Living Life Beyond the Abyss of the Unknown: Imam Daayiee Abdullah by Mahdia Lynn

To imagine, 50 years ago when I was 13 years of age, knowing since I was a

very young child of four years that I was very different from most of the

other boys I grew up around, as I stood at the abyss of the unknown of

being gay, the overriding question was “How do I get from here to there?”

Though I was at peace within, society’s response from religious institutions,

their followers that included members of my community, some members of

my family, and even those who I would have called my friends, provided a

deluge of negative opinions as to what I was (an abomination, a freak, an

oddity) and where I was headed (to a life of horrors, loneliness, and hell).

Thankfully, I had always been the type of person who didn’t believe

everything I heard – even what I saw – and would do my own research in

order to better understand what I was facing as a young person in the world

controlled by adults.

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Seen, Heard, Loved: Sabah C. by Mahdia Lynn

I used to pray when I was a child. I used to pray all the time. I prayed when I was going somewhere new, I prayed when I felt scared at night, I prayed when I felt excited about the future. When I was a child I didn’t have the language or words, but I knew my body wasn't the body that fit how I felt. Later in life, in my 20s, I would come out as transgender and a lot of things would make sense. But they made sense even back then, too—because even though I didn't feel like a girl, I prayed to Allah to make me change, to make me fit, and that made sense; It made sense that Allah would listen to me, and grant me what I wanted and what I needed to be myself. It made sense because I had faith that Allah had a plan for me.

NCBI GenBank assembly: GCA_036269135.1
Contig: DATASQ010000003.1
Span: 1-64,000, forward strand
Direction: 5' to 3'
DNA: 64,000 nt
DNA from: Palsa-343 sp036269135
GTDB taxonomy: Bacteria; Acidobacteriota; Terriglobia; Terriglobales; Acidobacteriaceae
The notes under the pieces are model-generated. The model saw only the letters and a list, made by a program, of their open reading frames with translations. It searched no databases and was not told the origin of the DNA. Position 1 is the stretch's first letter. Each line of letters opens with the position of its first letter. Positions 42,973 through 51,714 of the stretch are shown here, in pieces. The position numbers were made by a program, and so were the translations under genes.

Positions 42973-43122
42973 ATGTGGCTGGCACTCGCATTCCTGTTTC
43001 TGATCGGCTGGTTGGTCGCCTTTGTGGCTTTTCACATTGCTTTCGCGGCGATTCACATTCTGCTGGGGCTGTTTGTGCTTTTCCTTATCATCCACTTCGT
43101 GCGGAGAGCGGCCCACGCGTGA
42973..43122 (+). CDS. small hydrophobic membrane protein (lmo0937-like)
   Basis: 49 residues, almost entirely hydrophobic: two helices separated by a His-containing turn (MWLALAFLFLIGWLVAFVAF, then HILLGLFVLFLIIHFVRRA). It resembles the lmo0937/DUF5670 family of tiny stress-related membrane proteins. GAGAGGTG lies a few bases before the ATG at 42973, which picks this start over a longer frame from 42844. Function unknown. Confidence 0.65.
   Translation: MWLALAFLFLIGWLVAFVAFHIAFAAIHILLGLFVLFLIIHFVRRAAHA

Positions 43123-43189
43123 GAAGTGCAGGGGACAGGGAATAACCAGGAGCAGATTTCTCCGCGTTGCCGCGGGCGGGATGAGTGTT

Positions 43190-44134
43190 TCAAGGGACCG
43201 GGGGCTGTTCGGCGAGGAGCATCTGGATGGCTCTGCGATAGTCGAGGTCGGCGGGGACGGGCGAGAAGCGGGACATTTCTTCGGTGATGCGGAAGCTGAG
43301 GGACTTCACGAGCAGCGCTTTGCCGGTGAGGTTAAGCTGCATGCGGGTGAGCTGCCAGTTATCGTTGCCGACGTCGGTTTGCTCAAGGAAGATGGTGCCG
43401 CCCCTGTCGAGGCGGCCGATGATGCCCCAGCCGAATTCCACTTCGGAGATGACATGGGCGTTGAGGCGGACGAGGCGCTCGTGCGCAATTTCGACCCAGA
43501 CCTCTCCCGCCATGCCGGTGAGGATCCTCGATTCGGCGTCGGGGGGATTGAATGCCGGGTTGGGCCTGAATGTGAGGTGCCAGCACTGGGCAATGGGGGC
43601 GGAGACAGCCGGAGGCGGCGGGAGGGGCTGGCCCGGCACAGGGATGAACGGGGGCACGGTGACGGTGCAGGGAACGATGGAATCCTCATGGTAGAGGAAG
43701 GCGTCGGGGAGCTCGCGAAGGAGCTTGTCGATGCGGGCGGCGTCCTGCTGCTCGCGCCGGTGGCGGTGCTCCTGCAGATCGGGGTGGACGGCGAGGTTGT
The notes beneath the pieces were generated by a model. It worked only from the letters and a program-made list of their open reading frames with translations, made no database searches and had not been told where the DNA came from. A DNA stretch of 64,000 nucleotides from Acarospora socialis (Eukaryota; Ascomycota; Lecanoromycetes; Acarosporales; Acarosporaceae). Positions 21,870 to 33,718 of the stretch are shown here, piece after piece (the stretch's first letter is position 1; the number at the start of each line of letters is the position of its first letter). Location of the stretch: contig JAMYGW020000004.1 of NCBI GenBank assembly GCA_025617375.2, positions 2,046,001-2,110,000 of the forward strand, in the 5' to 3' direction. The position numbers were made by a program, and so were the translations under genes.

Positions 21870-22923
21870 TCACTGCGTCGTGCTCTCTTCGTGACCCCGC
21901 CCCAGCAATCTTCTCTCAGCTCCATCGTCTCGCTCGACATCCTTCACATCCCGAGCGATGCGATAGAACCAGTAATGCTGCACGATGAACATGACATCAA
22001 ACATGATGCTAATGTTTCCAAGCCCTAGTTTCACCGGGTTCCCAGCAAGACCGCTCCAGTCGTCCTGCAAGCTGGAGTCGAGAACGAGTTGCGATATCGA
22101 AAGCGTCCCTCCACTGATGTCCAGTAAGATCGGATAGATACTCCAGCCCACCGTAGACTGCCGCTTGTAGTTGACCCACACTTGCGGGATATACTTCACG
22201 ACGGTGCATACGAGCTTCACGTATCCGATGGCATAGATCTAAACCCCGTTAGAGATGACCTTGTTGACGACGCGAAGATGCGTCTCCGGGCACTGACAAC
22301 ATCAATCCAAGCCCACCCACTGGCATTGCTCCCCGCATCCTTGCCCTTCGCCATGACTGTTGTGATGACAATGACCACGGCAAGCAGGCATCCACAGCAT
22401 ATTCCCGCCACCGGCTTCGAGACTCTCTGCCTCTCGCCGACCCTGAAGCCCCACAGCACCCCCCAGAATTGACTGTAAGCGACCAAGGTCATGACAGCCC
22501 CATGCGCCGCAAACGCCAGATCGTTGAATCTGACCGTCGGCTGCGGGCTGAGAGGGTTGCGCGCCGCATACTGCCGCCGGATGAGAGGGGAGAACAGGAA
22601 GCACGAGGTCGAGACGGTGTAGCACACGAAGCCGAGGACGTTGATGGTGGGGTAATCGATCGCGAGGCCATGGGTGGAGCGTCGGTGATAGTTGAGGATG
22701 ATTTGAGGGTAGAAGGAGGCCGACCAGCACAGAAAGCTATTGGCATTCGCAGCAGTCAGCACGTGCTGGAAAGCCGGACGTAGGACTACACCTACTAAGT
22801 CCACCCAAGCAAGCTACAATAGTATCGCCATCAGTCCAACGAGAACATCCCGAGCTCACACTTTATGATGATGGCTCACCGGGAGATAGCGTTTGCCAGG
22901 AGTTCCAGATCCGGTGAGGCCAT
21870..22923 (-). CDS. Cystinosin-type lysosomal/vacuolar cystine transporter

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What You Need to Do: Fawzia Mirza by Mahdia Lynn

Hey Friend and Family!

How are you? You OK?

OK, so to be completely honest, I never thought I’d be writing a letter to anyone else about what I learned or how to be strong or how I got through tough stuff. I mean, when I was younger, I didn’t think I was strong. I thought I was this total weirdo and one day everyone would find out. Actually, I still think that sometimes.

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The Things That Saved You: Lamya H by Mahdia Lynn

Remember all those times that people would ask you what you wanted to be when you grew up and you’d say, “Alive?” Remember how it would make people really uncomfortable? They’d laugh skittishly and say, “No, really?” And you’d grow serious and say, “No, but really.” Well, it’s been a while and you’re still alive.

t hasn’t been easy, it isn’t easy still. But you’re less likely to say that these days, you’re less likely to shoot for being alive as a goal. Which feels huge for how little it actually is, this act of surviving. But here are some things that saved you:

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Love in its Purest Form: Mari's Letter by Mahdia Lynn

This Ramadan, I want you to know that I exist. And I will know that you exist. And our existence is proof that it’s possible—it’s proof that LGBTQ Muslims can and do exist, that we are loved by Allah SWT, that we represent the greatest parts of love and acceptance in Islam, that we resist the institutions and communities and people that attempt to erase our identity, and that we aren’t going anywhere.

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Longest Days, Sacred Nights: Mahdia Lynn by Mahdia Lynn

This project is for you: For people trying to navigate fasting while living with an eating disorder. For poor Muslims surviving on free iftars and holiday generosity. For disabled Muslims fighting for a space in the masjid. For reverts and converts struggling to find a place in the faith. For those of us marching in the streets for economic and racial justice. For those of us kicked out of the mosque for being who we are. For those of us with families who don’t understand. For those of us without families at all.


Ramadan Mubarak. This is for you.

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